Curtis Bradley

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Curtis Bradley is the William Van Alstyne Professor of Law and Professor of Public Policy Studies at Duke University. He joined the Duke law faculty in 2005, after teaching at the University of Virginia and University of Colorado law schools. His courses include International Law, Foreign Relations Law, and Federal Courts. He was the founding co-director of Duke Law School’s Center for International and Comparative Law and is currently a co-Editor-in-Chief of the American Journal of International Law. Recently, he served as a Reporter on the American Law Institute’s Restatement (Fourth) project on The Foreign Relations Law of the United States.

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Executive Power

OLC’s Meaningless 'National Interests' Test for the Legality of Presidential Uses of Force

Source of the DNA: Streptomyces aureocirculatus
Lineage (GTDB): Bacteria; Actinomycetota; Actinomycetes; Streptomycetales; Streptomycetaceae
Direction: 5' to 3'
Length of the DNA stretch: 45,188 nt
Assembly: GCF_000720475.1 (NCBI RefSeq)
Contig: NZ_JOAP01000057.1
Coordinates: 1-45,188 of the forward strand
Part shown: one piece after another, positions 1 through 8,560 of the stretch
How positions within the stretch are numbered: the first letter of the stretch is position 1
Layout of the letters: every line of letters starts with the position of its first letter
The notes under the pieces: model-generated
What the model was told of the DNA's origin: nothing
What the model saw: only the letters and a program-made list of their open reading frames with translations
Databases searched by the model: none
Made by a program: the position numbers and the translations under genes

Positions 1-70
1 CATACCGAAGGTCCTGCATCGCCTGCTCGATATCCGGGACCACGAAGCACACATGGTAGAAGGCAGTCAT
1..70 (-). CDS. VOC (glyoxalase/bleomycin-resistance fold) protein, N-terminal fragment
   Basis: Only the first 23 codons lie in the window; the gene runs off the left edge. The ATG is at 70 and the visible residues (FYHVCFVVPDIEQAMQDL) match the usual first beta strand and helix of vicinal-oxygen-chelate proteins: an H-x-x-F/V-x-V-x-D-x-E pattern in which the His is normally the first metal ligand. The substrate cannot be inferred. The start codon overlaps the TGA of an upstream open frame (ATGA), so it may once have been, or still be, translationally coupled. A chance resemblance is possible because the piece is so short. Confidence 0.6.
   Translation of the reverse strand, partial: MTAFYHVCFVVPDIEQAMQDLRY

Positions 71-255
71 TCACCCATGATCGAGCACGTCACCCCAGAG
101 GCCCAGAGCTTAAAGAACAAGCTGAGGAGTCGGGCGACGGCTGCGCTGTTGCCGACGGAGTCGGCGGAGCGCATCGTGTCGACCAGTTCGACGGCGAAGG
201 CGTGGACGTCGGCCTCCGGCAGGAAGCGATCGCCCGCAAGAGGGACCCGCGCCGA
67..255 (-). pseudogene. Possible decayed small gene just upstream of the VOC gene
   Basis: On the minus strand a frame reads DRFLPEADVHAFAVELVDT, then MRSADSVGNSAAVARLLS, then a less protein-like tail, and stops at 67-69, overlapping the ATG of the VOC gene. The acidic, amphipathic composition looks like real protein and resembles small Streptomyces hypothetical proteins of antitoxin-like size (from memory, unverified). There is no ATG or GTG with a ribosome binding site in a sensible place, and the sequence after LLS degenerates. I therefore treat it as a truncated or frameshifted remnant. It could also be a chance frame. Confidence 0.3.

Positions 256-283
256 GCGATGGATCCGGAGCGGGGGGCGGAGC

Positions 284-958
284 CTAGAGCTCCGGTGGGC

The Justice Department’s Office of Legal Counsel (OLC) published a legal opinion May 31 that explained the basis for its oral advice in April that President Trump had the authority under Article II of the Constitution to direct airstrikes against Syria.

Executive Power

Does Congress Care That the President Controls International Law?

We have a new draft paper, forthcoming in the Harvard Law Review, on how extensively the president has come to control international law for the United States, and what, if anything, should be done about it. As we explain at the end of this post, one of the central questions implicated by the paper is: Does Congress care?